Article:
A number of CAR-T therapies have shown remarkable efficacy in the clinic, although there are significant adverse events, including cytokine release syndrome and neurotoxicity (A clinical hold with Juno Therapeutics Phase II study with JCAR015 has recently been put in place). This has elicited widespread excitement among the medical and investment communities as their potential could herald a new era in cancer treatment; yet their current applicability beyond a relatively small subset of blood cancers remains a major frustration. A variety of approaches have been tried in solid tumours but with limited success to date. This reflects the challenges that remain in target selection (a lack of truly unique tumour-associated antigens), accessibility (inefficient homing of T-cells into the tumour site), and finding avenues to overcome the active immune suppression that occurs within a tumour’s microenvironment.
The clinical success seen in B cell haematological malignancies reflects the exquisite nature of the CD19 antigen. Most B cell malignancies, as well as normal B cells, express the CD19 antigen but this is absent from other cell types, making it an attractive therapeutic target. Clearly accessibility and the tumour micro-environment are less of an issue in such blood cancers, but the long persistence of the effect also causes B-cell aplasia (which increases infection risks and requires costly long-term plasma infusions). The B cell aplasia is a consequence of the effective targeting of the CD19 antigen and is known as an on-target/off-tumour side-effect.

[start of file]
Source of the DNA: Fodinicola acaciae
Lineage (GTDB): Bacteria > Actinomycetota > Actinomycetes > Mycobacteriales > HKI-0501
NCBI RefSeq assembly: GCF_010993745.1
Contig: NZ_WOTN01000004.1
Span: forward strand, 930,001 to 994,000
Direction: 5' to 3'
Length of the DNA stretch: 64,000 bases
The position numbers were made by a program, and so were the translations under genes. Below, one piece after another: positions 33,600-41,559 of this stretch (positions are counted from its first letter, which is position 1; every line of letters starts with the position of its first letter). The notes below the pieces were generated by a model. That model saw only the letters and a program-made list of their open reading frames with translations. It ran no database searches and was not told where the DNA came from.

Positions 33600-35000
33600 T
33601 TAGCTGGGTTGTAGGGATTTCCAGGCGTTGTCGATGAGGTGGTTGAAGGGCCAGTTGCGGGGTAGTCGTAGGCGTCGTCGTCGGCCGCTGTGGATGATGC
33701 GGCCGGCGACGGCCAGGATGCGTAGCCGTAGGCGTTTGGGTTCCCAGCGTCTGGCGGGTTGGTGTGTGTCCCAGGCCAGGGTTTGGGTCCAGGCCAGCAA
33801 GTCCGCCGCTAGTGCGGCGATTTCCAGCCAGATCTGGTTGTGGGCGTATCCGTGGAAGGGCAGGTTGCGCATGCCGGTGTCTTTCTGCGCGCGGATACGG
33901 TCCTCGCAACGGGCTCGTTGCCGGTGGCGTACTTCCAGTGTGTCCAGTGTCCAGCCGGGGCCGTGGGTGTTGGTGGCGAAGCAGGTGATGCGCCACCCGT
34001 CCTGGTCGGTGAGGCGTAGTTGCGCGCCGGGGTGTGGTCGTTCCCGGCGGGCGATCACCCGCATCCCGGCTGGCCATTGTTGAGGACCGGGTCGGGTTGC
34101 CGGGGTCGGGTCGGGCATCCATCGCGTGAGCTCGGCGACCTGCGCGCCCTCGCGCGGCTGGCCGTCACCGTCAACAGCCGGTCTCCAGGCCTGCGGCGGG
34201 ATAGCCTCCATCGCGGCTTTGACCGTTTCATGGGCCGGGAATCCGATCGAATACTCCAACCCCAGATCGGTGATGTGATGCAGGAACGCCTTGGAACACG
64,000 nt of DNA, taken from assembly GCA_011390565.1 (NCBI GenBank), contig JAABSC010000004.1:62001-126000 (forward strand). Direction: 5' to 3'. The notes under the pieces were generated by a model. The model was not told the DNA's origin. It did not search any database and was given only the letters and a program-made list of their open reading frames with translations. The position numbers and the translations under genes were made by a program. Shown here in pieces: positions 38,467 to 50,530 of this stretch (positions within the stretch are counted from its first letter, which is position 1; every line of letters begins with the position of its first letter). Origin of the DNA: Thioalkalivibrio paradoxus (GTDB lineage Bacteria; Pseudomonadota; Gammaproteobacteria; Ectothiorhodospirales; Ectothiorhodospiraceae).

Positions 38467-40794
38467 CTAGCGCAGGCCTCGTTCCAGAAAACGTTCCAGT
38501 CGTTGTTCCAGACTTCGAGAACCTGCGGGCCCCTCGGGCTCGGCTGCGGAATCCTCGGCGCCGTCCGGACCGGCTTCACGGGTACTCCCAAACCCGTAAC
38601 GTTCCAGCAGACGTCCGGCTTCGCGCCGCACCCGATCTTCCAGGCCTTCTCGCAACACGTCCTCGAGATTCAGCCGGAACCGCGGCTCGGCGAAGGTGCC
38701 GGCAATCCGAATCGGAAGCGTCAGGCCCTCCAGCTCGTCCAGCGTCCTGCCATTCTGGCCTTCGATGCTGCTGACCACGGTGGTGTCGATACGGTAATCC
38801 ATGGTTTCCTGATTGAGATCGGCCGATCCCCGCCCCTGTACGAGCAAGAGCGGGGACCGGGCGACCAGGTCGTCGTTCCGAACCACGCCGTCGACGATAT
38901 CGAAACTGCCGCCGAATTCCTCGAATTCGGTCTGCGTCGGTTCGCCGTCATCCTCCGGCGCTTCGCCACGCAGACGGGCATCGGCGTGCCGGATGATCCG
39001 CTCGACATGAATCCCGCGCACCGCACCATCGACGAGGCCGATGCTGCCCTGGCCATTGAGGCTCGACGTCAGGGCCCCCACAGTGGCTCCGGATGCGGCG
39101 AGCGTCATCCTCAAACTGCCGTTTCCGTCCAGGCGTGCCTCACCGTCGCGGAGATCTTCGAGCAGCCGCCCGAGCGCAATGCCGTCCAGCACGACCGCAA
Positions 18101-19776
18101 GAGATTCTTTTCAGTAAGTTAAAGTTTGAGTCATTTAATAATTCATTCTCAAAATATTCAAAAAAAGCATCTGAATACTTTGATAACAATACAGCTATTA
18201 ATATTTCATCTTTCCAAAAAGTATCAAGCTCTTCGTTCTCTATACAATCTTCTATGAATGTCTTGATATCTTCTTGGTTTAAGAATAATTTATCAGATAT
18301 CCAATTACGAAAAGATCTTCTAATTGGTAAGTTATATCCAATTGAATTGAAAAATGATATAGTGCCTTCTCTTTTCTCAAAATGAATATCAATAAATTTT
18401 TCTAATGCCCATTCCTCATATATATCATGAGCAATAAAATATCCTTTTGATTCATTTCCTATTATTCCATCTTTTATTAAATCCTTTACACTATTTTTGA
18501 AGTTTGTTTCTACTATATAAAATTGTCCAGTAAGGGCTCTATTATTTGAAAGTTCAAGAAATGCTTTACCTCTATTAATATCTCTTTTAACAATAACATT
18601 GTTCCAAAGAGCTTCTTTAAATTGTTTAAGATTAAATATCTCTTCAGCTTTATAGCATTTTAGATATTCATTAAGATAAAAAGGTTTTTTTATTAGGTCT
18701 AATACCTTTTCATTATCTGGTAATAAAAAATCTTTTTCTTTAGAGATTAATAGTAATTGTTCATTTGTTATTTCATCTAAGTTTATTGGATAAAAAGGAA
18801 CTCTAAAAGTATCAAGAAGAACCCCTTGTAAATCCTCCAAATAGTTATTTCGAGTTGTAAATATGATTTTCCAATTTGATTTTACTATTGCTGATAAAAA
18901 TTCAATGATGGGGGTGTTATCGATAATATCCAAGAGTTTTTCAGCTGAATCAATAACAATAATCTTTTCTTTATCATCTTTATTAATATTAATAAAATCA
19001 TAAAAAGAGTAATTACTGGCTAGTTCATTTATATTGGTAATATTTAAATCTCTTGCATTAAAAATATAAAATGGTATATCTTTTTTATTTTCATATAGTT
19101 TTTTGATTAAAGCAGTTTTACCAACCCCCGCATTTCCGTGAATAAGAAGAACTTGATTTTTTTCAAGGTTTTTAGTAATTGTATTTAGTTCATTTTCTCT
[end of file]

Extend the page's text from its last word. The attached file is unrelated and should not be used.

Although solid tumour antigens have the potential to be immunogenic, because tumours arise from the individual’s own cells only mutated proteins or proteins with altered translational processing will be seen as foreign by the immune system. Antigens that are simply up-regulated or over-expressed (so called self-antigens) will not necessarily induce a functional immune response against the tumour. The end-result is that addressing solid tumours will likely require a cocktail of targeted antigens, with the consequent downside that on-target/off-tumour effects will be more troublesome.
The CARMA platform allows for the transient expression of the selected antigen complex, with the ability to control the timing and clinical effect with a degree of flexibility. Whilst this would be a worthwhile advantage in treating B cell malignancies, the true value would be in solid tumours where the limiting of on-target/off-tumour toxicities could be a critical determinant of success.